CCNA Official Cert Library, 3rd Edition

The latest and greatest CCNA Certification Library is available for pre-order. The seasoned author, Wendell Odom, has updated the material from previous releases with new content and exercises.

In addition to the books to prep for ICND1 and ICND2, the library includes a test prep engine, a network simulator, and videos. With 1500 pages included, this package is a great resource for anyone starting out on their CCNA journey.

The library package is scheduled to be available October 14, but you can pre-order today.

Modify Windows Server Password Policy

So, while playing with Windows Server 2008 R2, I found the minimum password requirements to be a bit too stringent for a lab environment. If you find yourself in a similar predicament and wish to lower the password requirements to near-nothing (not recommended for production environments), then follow these steps:

How to convert an IMG file to ISO using Mac OS X Disk Utility

If you are ever in a situation where you have an img (disk image) file, but you want it to be an ISO file so you can mount it rather than burn it, then we have something in common. I stumbled on a quick and easy process using the free Mac OS X Disk Utility (free if you have a Mac) and have created a quick video to demonstrate the steps. Check it out...

Update: Thanks to an anonymous commenter, the much simpler way to achieve the same results is to rename the file extension from img to iso. I just tested this and it appears to work. Who would have thought?

Implementing Netflow - ip route-cache flow vs ip flow ingres

If you have ever implemented NetFlow, you may have noticed there are different commands available under interface configuration mode to enable collection. If you aren't sure what the different is between ip route-cache flow and ip flow ingress, here's the simple explanation:

To enable flow collection on a whole interface (including sub-interfaces), use:

ip route-cache flow

To enable flow collection only on a specific sub-interface, use:

ip flow ingress

Free Cisco Press Chapter - Designing Voicemail Systems with Cisco Unity Connection

Cisco Press has been nice enough to offer us all a free chapter from the book Cisco Unity Connection.

The chapter covers the following topics:

  • Design Considerations: Understand the capability of Cisco Unity Connection as it pertains to current users, network design, codecs, voicemail ports, and projected growth.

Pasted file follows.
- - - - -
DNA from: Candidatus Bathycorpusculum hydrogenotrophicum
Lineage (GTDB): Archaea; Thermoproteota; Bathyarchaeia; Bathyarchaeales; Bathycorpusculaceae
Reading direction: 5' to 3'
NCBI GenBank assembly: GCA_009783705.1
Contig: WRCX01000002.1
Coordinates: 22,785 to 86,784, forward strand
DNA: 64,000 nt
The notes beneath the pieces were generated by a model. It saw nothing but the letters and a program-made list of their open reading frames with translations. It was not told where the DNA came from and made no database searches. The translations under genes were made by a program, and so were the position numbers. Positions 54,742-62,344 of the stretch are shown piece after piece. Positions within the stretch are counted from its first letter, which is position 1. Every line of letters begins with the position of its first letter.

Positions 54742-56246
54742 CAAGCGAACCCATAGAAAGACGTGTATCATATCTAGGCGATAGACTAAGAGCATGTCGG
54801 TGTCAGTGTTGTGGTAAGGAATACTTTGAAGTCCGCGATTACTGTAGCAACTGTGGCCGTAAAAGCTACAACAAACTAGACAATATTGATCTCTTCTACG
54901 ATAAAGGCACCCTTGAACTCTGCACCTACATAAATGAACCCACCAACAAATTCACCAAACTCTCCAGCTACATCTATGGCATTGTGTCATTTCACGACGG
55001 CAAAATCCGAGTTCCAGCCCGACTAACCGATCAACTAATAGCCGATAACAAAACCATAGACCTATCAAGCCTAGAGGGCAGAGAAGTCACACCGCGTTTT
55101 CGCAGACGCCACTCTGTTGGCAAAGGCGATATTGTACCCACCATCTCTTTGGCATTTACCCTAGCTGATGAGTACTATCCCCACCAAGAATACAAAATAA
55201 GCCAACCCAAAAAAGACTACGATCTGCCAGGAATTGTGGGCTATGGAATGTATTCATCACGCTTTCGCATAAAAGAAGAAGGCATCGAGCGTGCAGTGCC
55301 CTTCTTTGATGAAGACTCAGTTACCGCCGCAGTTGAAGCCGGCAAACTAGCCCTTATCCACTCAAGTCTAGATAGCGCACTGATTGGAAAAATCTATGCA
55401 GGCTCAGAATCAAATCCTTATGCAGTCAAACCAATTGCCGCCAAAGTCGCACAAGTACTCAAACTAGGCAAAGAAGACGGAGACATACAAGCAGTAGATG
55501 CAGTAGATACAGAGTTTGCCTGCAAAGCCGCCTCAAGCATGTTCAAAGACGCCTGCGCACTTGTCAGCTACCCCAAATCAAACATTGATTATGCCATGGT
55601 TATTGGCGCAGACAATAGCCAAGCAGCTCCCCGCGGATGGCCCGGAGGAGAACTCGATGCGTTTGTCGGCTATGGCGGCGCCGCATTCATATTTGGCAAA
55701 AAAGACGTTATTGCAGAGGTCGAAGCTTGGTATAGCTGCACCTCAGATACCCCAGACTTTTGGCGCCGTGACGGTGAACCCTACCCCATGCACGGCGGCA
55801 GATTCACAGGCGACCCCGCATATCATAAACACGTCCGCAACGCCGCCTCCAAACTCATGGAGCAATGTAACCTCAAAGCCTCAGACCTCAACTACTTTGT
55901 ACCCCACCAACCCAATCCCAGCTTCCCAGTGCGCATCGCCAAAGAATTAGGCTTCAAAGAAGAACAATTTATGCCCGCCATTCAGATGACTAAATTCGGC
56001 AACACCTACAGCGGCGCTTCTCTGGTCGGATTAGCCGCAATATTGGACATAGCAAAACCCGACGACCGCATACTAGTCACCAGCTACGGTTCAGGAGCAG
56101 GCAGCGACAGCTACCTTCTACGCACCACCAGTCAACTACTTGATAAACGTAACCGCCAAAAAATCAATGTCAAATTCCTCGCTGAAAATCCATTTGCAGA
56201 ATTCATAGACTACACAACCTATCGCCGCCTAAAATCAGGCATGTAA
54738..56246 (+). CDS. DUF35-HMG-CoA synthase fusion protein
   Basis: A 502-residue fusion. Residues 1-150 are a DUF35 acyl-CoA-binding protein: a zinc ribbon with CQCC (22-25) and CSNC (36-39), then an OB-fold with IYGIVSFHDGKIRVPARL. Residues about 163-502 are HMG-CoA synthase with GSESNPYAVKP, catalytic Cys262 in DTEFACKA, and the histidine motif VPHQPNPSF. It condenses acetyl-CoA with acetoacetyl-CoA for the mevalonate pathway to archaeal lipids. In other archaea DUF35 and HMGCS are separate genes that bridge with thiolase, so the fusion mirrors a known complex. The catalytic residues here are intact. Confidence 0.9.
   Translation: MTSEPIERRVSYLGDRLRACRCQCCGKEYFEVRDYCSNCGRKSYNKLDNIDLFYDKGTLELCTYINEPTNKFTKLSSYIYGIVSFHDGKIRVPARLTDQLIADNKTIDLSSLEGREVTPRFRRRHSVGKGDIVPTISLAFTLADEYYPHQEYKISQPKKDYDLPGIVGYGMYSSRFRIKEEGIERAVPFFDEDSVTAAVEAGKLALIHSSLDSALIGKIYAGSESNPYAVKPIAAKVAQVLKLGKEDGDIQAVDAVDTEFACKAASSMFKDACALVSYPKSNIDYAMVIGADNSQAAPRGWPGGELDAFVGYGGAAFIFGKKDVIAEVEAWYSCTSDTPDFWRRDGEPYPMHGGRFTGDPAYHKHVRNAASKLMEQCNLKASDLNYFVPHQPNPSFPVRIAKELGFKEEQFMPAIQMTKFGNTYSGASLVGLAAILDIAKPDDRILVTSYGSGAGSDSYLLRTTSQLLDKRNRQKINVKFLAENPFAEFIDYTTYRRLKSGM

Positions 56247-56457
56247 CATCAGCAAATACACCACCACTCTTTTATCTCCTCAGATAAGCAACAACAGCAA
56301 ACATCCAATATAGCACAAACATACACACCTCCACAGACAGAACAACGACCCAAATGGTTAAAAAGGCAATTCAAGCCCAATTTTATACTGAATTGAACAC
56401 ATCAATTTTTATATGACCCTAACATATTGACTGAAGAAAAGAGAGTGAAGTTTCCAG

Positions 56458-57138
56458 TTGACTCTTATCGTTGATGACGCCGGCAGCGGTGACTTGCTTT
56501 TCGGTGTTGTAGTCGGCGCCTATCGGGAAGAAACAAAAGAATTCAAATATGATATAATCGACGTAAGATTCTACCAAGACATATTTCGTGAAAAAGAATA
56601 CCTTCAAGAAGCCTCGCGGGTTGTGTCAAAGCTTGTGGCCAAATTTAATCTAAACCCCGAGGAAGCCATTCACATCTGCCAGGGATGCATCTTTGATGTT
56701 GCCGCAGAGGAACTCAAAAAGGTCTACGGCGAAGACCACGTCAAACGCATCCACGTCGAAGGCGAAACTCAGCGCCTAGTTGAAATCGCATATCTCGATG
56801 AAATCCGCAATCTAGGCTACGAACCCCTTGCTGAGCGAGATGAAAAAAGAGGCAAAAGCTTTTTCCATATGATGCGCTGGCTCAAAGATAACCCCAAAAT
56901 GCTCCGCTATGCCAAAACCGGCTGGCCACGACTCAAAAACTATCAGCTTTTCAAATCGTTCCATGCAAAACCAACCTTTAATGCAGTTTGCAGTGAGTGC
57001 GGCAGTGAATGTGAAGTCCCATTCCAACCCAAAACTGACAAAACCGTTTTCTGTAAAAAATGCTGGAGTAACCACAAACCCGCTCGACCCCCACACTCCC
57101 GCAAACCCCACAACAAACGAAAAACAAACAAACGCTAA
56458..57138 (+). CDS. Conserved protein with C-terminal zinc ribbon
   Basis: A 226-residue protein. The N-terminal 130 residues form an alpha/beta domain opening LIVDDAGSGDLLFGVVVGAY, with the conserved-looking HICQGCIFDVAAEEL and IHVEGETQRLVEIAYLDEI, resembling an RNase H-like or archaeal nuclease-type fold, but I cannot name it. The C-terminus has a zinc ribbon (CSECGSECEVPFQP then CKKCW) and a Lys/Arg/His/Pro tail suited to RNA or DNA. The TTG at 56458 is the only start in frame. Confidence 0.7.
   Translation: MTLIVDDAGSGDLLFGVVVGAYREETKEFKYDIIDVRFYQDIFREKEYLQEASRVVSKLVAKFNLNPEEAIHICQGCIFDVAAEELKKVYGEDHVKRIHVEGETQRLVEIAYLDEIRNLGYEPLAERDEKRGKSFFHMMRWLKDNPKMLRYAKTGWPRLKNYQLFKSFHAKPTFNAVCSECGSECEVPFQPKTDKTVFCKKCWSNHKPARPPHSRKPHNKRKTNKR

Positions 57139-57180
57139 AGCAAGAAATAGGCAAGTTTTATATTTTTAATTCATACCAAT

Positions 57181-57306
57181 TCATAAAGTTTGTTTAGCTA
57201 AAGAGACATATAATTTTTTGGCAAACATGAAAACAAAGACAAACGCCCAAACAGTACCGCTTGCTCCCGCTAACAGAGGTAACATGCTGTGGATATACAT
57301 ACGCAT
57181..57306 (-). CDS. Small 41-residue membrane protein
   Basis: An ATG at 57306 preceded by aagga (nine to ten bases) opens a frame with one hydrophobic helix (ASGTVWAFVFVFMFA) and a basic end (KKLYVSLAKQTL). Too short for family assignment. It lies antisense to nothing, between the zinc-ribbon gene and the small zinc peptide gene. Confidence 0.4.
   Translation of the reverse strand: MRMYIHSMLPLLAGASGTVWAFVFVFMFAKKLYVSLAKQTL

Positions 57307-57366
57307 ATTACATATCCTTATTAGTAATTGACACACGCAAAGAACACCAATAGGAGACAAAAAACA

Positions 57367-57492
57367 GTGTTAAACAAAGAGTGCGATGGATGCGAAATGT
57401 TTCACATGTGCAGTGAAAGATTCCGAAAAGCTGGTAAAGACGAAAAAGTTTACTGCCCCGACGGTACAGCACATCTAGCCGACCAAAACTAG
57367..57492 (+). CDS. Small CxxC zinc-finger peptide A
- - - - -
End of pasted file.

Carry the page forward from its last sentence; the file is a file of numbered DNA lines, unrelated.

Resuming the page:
• Active-Active Cluster Pair: Explore the high availability and redundancy feature of Cisco Unity Connection using the active-active cluster pair configuration.
  • Voice-Messaging Design: Design the voice-messaging system using Cisco Unity Connection platform overlays by determining the proper server sizing, equipment, codec, feature, and capabilities.
  • Voice-Messaging Networking: Understand the various networking options available in Cisco Unity Connection version 8.x software.

CEF Troubleshooting Commands

Whenever you are faced with troubleshooting a routing problem and the routing table looks normal, don't forget to check CEF. Cisco Express Forwarding (CEF) has been enabled by default for quite some time on most Cisco routers and has been known to cause issues from time to time.

I've created a list of a few of the most common (and a few not so common) CEF show commands that can help you track down a problem. Let's start with the basics - the FIB and the Adjacency table.

Forwarding Information Base (FIB) - This is a table that the router builds based on the routing table, but it's not the same thing as a routing table.  It contains the same forwarding decision information, but where the routing table would be like an encyclopedia of where to send packets, this is a cheat sheet.

Adjacency table - This is a table of all the layer 2, next hop information for the entries in the FIB.

How to change Windows Explorer default view to My Computer

If you have upgraded to Windows 7 from previous versions of Windows, you may have noticed a subtle difference when you open an explorer window – you see Libraries instead of drive locations. This was a subtle enough change that I didn’t really notice it for quite some time, I just knew that every time I opened explorer, I was looking at a completely useless view of folders.

So, I set out to find a way around this and Microsoft has kindly documented the procedure. For your convenience, I have shared the steps I followed below.

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Dr. Radut